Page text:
Monday, 12 September 2016


This fascinating book investigates what is specifically German about German Art. It comprises of seven chapters and a epilogue.  These essays do not deal with German art itself, but with the history of its appropriation by the Germans. This book reveals how much art was, and still is, a matter of national concern in Germany. It might also reveal how art historiography is itself a subject of history. Germans have had a difficult time coming to terms with the visual arts, which have always had a greater social impact in Germany.  Art history has played a major role in this history. ‘’Occidental art’’ (meaning European Art in a Western tradition) ‘’German Art’’ as a topic for study was a taboo for post war German scholars. Like all Germans after the war, scholars were anxious to replace their tainted identity with a new identity preferably ‘’occidental’’ rather than European, but under no circumstances ‘German’.
During the cold war, art history in both east and west- Germany ceased to possess a shared theoretical basis. West German scholars focused on the arts of their own territory; while the paintings, sculptures and historical monuments of East Germany were on the other side of a border that became almost impermeable.  German art was not at the top of the agenda on either side.  Germans were stigmatized as ‘’artistic barbarians’ as early as the 18th century. Belting shows that German art has always been informed by the fear of being taken over by art from abroad and by the Germans’ inherent self-doubt, based on the outside world’s view of them over the centuries as art barbarians. Art became important in the Romantic period because people wanted art to provide what the political reality of their times could not. The attempts by Romantic painters to portray German history and folklore through mystical visions are indication enough of this landscape painting became the most popular genre of this period.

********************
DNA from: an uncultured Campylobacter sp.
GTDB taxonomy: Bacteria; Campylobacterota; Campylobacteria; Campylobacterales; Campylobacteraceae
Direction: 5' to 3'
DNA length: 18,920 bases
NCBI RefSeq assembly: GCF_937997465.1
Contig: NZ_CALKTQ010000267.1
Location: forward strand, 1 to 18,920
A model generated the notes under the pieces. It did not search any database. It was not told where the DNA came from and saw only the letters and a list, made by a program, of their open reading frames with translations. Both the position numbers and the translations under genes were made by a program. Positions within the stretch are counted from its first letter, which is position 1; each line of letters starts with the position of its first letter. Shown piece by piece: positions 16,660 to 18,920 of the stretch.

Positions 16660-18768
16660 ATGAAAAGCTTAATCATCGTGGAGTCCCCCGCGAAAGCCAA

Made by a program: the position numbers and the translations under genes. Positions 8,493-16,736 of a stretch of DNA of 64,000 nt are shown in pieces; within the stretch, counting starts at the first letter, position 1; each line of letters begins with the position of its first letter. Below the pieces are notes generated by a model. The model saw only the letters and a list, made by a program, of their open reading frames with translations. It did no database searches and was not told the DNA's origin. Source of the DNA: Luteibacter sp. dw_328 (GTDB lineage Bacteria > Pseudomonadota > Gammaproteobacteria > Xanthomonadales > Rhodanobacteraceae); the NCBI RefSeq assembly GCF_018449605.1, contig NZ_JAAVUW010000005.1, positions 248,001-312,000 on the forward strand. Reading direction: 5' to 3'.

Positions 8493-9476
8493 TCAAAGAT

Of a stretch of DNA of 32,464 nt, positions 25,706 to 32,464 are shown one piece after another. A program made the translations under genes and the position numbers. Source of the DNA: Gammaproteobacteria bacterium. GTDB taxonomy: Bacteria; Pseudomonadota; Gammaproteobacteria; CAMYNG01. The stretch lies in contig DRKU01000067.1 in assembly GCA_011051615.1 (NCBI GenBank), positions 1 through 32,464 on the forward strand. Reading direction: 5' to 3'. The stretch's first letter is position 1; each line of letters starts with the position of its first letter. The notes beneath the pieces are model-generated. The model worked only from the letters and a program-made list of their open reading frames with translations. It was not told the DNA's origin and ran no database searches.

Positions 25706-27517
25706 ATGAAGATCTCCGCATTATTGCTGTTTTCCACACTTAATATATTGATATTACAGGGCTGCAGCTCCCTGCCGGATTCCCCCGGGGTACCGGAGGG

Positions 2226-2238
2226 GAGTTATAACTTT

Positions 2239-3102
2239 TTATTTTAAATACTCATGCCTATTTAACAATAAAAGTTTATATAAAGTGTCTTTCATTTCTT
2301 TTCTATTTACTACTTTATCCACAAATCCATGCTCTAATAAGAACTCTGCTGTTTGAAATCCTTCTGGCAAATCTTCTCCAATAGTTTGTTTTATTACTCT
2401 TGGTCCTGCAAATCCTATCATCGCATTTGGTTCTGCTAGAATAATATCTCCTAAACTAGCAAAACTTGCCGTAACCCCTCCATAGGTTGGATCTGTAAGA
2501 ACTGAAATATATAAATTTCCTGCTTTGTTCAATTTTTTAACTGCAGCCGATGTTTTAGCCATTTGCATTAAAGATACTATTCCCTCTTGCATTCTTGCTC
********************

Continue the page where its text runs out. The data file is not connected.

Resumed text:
Art historians   attempted enthusiastically to proclaim ‘’Ottonian art’’ s an expressionist style of the medieval period, and as such the first truly German style. In 1949 a conference for art historians was held. Its topic was ‘Europe’s first millennium’ during which occidental culture had developed and matured. In 19th   century Durer was celebrated as the German artist par excellence and considered a representative of German identity. German Art criticism has been coloured by division, a split caused both by opposing ideologies and by the contradiction between what the Germans have wanted their Art and their nation to be and the reality of what they were.
Thus a detailed depiction of art made artistically.
* Hans Belting is a Professor of art history and media theory in the school for new media at Karlsruhe and a visiting professor at Columbia University in NewYork and the University of Heidelberg.
*Fritz Hellmuth Ehmucke, cover of the first edition of Hermann Bahr’s Expressionismus 1916  Hermann Bahr was one of the ‘’angry young men’’ who identified with a wildness inherent  in the German soul.
*The writers thus proclaimed the rise of Expressionism as a rebirth of national art. The blame of barbarism would, in fact, turn into a victory for the Germans, once they had accepted that their innermost nature was much too wild to be tamed by the average superficial civilization.
*The myth of an occidental culture not only became the main focus of research among German art historians after the war, it also offered them the chance to apply the holistic approach to a past golden age that experienced decline and fall.

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